der a just decision. As they filed out
to comply with his wishes, Bill Harton,'
Rutherford’s ace dancer, entertained
the student body to close an interest
ing thirty minute chapel period.
The Newtonians extend best wishes
for success to its sister societies un
der the administration of their new
officers for the ensuing quarter.
The officers for the second quarter
are: Watt Somers, President; J. G. H.
Mitchell, Vice-President; Forrest
Welch, Secretary; Baxter Ridenhour,
Treasurer; Theron Willis, Chaplin;
Jack Singletary, Critic; Flake Pierce,
Marshall; Claude Goodson, Chairman
Program Committe and, E. D. C.
Brewer, Janitor.
Nov. 11—Armistice Day Program
Nov. 16—-Orchestra’s Program
Nov. 22—Radio Program
Nov. 23—Student Government’s
Nov. 23—Thanksgiving Holidays
Nov. 29- .'hanksgiving Holidays
Nov. 30—^Platonic’s Program
The ministerial band is continuing
to influence its members in the-spirit
ual life. Vital interest is being man
ifested at the various meetings of the
band. The Thursday afternoon ser
vices at the church are-very instruc
tive and inspiring. Thursday, Octo
ber 27, Rev. Wellman, of the Morgan-
ton circuit, delivered a very valuable
message to the band. He urged the
members to endeavor to have the mind
of Christ. He also discussed the need
of Christ in the present day. The
band appreciates the presence of the
superannuated preachers who attend
these services. In addition to the
Thursday afternoon meetings, the
band meets in the dormitory each
Monday evening for a prayer service,
which to many of vs is the most in
spiring and encouraging meeting of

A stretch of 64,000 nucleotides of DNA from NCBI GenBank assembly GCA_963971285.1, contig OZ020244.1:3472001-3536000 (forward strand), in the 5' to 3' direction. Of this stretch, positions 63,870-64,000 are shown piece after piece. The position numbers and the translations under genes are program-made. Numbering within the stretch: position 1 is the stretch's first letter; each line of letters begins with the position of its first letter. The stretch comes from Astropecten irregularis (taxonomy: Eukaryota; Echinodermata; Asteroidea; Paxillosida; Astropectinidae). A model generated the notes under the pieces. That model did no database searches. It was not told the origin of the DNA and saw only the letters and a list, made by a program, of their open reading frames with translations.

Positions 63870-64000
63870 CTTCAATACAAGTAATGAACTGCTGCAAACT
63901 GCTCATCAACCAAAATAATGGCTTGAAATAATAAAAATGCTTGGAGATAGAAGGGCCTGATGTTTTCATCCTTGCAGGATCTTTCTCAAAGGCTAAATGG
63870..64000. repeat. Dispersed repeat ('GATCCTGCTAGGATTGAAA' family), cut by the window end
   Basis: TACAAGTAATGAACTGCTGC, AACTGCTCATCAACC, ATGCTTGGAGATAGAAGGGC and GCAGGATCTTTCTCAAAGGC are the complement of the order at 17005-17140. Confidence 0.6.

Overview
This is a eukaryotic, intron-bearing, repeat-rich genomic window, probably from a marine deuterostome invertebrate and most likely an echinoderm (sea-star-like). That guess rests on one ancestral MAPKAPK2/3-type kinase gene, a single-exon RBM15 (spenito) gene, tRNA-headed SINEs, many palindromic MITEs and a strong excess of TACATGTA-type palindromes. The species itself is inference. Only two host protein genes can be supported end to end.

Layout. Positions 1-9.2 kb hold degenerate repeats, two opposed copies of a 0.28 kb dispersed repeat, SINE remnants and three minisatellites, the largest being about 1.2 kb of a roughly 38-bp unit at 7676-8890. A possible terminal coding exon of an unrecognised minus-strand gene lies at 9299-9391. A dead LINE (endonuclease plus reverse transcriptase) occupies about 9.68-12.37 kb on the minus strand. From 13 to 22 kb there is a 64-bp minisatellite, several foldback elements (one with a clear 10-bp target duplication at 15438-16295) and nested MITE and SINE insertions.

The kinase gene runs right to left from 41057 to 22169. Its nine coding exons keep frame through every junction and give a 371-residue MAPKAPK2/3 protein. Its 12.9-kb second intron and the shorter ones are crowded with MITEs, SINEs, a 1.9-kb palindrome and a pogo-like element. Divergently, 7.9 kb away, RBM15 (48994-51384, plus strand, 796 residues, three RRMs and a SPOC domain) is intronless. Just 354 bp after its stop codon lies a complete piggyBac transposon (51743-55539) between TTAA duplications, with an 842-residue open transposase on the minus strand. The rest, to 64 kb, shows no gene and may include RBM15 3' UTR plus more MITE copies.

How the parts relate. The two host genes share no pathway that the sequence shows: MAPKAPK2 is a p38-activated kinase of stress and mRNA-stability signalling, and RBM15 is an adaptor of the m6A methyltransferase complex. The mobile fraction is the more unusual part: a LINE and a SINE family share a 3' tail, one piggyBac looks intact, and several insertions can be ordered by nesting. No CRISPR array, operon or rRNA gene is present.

the band.
Through the Extension Service
Committee the members of the band
are being afforded opportunities to
gain experience in ministerial work.
Each Sunday various members of the
band are going to local churches in an
effort to become accustomed to the
work and to learn more about conduct
ing church service. Sunday morning,
October 30, Brother Beard and Broth
er Boles journeyed to Morganton and
filled an appointment for Rev. Well
man. Brother Boles delivered the
message. In the afternoon of the
same day. Brother Willis and Brother
(Continued on page 2)
College Farm Has Fine
The college farm has become a most
outstanding asset to the school since
its inauguration. Besides furnishing
food for the dining hall, it gives a self
help opportunity to many worthy
boys. There are about twelve boys
doing this kind of work this year.
The following are a few of the re
sults of the farm for this season.
There were 600 bushels of sweet pota
toes raised, 190 bushels of Irish pota
toes, and 150 gallons of molasses
made. A large amount of onions,
beans, turnips, and other grreen veg
etables were also produced.
In addition to the farm the college
operates a dairy. This furnishes
milk, butter and meat for the dining
The farm is under the very efficient
direction of Prof. R. K. Johnston.
Platonics Give A Very
Interesting Program
The chapel program for Wednesday,
October 19th, was sponsored by the
Platonic Literary Society. The pro
gram was in the form of a debate, the
query being, “Resolved that Ruther
ford College should adopt a course in
the physical culture of the thumb.”
The president, John Gibbs, was in
The four surprise speakers were
called to the platform and introduced
to the audience. They were: Prof.
Johnston, who was represented by
Frank Campbell and Prof. Garrett
who was impersonated by Tom Law
rence of the affirmative, and Wayne
Sexton and Guy Avery who represent
ed Prof. Pons and Prof. Weaver re
spectively, of the negative.
Due to an oversight which we would
like to report, no judges were an
nounced, but this was unnecessary as
the debate ended in a fight between